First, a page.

THE RED HOSE RACE
Scott McIntyre keeps his in the bottom drawer. Skye Dick has one of hers framed and mounted on the wall of her sister’s bakery; the other, she fears, is lost. What the winner of the Red Hose Race chooses to do with the scarlet socks they receive as a prize is entirely up to them, but in running the race they become part of a local custom dating back to the early 16th century.
“I run it because of the prize money,” says McIntyre, 26, an amateur boxer from the South Lanarkshire village of Carnwath. “It’s £100 to the winner. Easy money for three mile. I’m not quite sure what the tradition is, but there’s meant to be a bit of history behind it.”
Just a bit. The Red Hose Race is believed to be the oldest foot-race in Britain, if not the world. In 1508, King James IV granted the lands of Carnwath to a Lord Somerville on condition that “one pair of hose containing half an ell of English cloth” be given to the man who could run fastest from the village to a nearby crossroads. The point of this, it is thought, was to ensure speedy news of any invasion by English forces, and red socks were the insignia by which the messenger would be recognised.
The race is now held on the day of the local agricultural show. Anyone is welcome to take part, but only those from local parishes can receive the socks. Scott McIntyre has won five times. Skye Dick, who is 20 and studying civil engineering at Glasgow Uni, was victorious in 2012, becoming the first woman to win the red hose.
Angus Lockhart, the local laird, ensures the running of the Red Hose Race. This responsibility has lain with his family for centuries and with him for 30 years. He believes it will go on forever, though it is difficult to find anyone skilled in knitting socks. “It would be very sad if we curtailed it for any reason,” he says. “My son and his wife will be organising the race when I am pushing up the daisies.”
Dougie Isaacs, a 38-year-old van driver from Blairgowrie, is the greatest skimmer of stones Scotland has ever known. Five times he has been victorious at the world championships held each year on the tiny island of Easdale, more than any other person. Just last Sunday, he regained his crown from Ron Long, a retired fireman from Wales, in a thrilling four-way toss-off.
Isaacs, lugubrious and diffident, is at a loss to explain why he is so good at skimming stones. He shrugs the question off. “I’ve just got the bionic arm sort of thing, eh?”
In part, of course, it’s practice. Kitted out in Happy Mondays T-shirt and Adidas trainers, stones in a Tesco bag, hands like shovels, Isaacs allows Scotland On Sunday to join him on the River Ericht, near his home. “Good bit for practising,” he explains. “It’s 97 metres from the bank to the bridge.” The disused slate quarry on Easdale used for the world championships is 63 metres long, and only the best skimmers can hit the back wall with a stone. Distance is what counts, not number of bounces, though Isaacs reckons he can make a stone skip 80-odd times.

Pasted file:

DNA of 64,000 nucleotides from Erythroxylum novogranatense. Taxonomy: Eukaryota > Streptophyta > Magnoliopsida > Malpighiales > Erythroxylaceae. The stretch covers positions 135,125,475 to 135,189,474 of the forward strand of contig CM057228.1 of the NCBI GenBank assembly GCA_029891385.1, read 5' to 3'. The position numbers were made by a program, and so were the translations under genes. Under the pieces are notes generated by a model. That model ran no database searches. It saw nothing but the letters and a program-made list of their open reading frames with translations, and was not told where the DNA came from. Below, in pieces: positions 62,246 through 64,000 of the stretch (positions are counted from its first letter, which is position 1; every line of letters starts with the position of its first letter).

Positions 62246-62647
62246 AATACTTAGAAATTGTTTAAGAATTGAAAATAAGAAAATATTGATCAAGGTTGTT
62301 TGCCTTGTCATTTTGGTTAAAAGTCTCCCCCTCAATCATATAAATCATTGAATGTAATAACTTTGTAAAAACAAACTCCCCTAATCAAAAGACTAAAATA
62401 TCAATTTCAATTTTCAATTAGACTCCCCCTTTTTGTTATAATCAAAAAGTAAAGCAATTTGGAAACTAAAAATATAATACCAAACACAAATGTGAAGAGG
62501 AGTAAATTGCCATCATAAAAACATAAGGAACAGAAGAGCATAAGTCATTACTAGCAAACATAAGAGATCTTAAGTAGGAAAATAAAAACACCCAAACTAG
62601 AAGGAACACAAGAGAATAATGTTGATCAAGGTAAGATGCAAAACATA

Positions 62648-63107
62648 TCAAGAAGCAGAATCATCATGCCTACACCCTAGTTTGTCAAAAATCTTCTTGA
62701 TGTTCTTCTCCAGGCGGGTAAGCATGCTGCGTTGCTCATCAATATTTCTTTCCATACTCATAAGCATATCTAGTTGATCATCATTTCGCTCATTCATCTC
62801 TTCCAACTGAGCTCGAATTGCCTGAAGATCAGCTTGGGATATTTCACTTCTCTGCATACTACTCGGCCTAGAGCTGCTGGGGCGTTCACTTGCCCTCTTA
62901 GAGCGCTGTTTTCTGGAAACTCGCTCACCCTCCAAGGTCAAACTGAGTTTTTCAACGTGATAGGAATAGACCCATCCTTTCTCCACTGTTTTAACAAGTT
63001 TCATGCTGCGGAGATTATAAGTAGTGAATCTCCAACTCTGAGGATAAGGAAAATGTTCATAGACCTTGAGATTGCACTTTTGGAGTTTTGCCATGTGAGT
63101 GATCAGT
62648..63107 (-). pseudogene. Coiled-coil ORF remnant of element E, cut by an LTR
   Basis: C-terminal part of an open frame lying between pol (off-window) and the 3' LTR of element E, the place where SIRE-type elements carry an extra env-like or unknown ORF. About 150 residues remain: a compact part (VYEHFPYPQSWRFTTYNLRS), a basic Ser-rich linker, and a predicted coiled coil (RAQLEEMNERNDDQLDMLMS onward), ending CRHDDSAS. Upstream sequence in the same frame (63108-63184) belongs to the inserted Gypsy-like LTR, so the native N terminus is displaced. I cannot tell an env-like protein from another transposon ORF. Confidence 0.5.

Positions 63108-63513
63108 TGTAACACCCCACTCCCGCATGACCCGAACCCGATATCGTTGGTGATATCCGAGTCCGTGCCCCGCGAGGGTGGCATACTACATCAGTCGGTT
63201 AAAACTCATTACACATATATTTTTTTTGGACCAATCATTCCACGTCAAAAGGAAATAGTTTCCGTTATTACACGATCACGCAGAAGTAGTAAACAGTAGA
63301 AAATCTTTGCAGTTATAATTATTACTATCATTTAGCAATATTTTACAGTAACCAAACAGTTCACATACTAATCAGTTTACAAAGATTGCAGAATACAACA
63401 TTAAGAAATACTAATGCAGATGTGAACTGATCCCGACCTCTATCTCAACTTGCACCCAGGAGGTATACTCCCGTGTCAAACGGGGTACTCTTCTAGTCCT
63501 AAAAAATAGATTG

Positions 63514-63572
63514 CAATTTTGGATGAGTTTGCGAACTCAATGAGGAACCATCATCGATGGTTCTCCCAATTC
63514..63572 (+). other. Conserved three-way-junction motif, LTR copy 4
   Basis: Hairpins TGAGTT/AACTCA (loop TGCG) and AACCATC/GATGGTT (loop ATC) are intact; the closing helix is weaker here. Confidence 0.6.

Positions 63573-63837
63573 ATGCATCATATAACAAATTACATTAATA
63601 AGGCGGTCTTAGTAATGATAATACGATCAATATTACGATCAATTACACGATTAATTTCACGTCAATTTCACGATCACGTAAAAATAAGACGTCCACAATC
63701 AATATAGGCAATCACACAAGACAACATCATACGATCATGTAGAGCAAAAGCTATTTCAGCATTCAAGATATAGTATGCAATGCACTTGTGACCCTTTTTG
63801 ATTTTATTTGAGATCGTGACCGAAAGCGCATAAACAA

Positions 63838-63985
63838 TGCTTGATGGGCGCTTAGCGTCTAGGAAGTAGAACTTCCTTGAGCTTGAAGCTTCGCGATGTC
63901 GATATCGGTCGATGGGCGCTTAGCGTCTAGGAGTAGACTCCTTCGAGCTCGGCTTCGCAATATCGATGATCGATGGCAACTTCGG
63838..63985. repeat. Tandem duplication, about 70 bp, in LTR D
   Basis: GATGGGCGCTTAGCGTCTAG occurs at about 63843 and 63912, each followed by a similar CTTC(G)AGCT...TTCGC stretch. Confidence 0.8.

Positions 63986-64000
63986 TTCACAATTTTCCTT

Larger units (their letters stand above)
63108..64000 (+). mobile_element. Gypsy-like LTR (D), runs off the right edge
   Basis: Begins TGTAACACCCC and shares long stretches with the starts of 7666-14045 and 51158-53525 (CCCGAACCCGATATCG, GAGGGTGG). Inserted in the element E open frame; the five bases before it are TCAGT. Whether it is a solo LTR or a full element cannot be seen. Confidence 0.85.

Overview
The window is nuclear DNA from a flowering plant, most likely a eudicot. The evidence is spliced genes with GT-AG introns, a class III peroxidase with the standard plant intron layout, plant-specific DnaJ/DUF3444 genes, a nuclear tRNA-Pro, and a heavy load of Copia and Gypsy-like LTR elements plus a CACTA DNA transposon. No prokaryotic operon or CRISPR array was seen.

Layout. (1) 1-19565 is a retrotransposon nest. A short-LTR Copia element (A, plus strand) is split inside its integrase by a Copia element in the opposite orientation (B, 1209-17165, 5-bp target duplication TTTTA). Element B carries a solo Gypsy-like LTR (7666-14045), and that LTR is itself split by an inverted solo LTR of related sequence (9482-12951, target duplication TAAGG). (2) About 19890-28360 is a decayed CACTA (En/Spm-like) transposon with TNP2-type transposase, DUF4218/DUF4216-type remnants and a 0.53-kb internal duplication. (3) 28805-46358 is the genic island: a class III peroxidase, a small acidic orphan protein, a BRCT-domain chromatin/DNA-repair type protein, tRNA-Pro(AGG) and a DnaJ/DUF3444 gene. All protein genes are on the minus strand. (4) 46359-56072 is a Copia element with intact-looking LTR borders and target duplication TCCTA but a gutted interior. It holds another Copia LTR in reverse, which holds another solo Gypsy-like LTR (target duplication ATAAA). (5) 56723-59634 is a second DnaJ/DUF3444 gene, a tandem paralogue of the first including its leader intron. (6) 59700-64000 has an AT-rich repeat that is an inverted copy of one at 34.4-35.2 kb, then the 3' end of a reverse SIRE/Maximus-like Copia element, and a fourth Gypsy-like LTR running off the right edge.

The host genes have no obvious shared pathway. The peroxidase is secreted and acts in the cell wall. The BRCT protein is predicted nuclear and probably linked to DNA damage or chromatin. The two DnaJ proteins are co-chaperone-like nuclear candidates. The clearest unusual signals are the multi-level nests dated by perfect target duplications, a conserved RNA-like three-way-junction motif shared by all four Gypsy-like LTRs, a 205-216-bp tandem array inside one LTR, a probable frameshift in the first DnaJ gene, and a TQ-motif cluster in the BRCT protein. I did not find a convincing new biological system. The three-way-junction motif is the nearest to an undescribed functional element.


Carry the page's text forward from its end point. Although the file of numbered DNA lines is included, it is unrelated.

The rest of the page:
He skims a few. “Awful,” he says as the first goes plop. “I’m throwing them like a five-year-old.” He has been suffering from tennis elbow and his latest victory at Easdale was all the more remarkable for that he was, as he says, winging it. “I’d not really thrown in four months.”
Isaacs was schooled in the art of skimming by his grandfather, Jim the Skim. “Five year auld, he took me to Nairn beach, and that was it from that day.” Growing up, he was always the best out of all his pals. “I was renowned in the town, you know, for being the stone chucker guy. Ridiculous.”
He is interesting on technique, if you can get him talking, and will explain in detail about the wrist-twist, the finger-tweak, and the need to get your whole body behind each throw. He considered a career in America as a professional baseball pitcher, but finds the game too boring. “So I’m stuck on the one thing that I can’t make any money at.” He likes the idea that stone-skimming might one day become a legitimate sport, even part of the Olympics. For the meantime, however, he contents himself with making the annual pilgrimage to Easdale. Sunday was his tenth appearance there, and he has been victorious in exactly half of his attempts.
Although he enjoys winning, he does give the impression of being a little reluctant to make the sacrifices that his gifts demand.
“It is,” he says, mournfully, “a long way to go to chuck three stones.”
Neal Robertson rolls up his sleeve to show the tattoo on his right bicep: “World Porridge Champion”. His mother doesn’t like it, his wife isn’t keen, but for him it’s a matter of pride. This is the arm that stirred the porridge that won a world title. It deserves the ink.
The World Porridge Making Championships take place, each autumn, in the Highland village of Carrbridge, competitors vying for the near legendary “golden spurtle”. Robertson, 56, the proprietor of the Tannochbrae Tearoom in Auchtermuchty, won in 2010. Whether he has triumphed again in 2013 was unknown as this magazine went to press; the contest took place yesterday. Whatever the latest result, Robertson’s legacy is safe – he is one of very few competitors to have also won the speciality category; indeed, for this year’s event, he had pondered doing something with liquid nitrogen or perhaps porridge with a Buckfast coulis.
He puts his success down to two factors: first, his invention and use of a double-backed spoon which he has named Spon; secondly, he uses water drawn from a hillside well near his home, a well in which – during the 19th century – a great deal of illicit hooch was once spilled and which is said to flavour the water even now.
Robertson learned to make porridge from his mother; Elizabeth would cook a pot each morning for her boy, an aunt, a granny, and the brace of lodgers who shared the flat. He himself cooks and eats it every day; on the run-up to a competition he will make porridge three times daily, refining his technique, deepening his obsession, looking for an edge.
Having conquered the world of porridge, Robertson has his eyes on other food championships. Last month he won gold for his raspberry at the Jampionships in Dundee, which will no doubt help with his seeding next year, and was sorry to have missed the recent World Stovie Championships in Huntly. “My stovies were considered too exotic because I put peas in them.” In January, he will have a crack at the World Mince and Tatties Championship held in Tobermory. He might need to put that tattooist on speed-dial.
Nothing, though, surely will surpass his victory in Carrbridge. “It just felt like such a momentous thing to have done,” he says. “When I got the trophy in my hands I almost burst into tears.”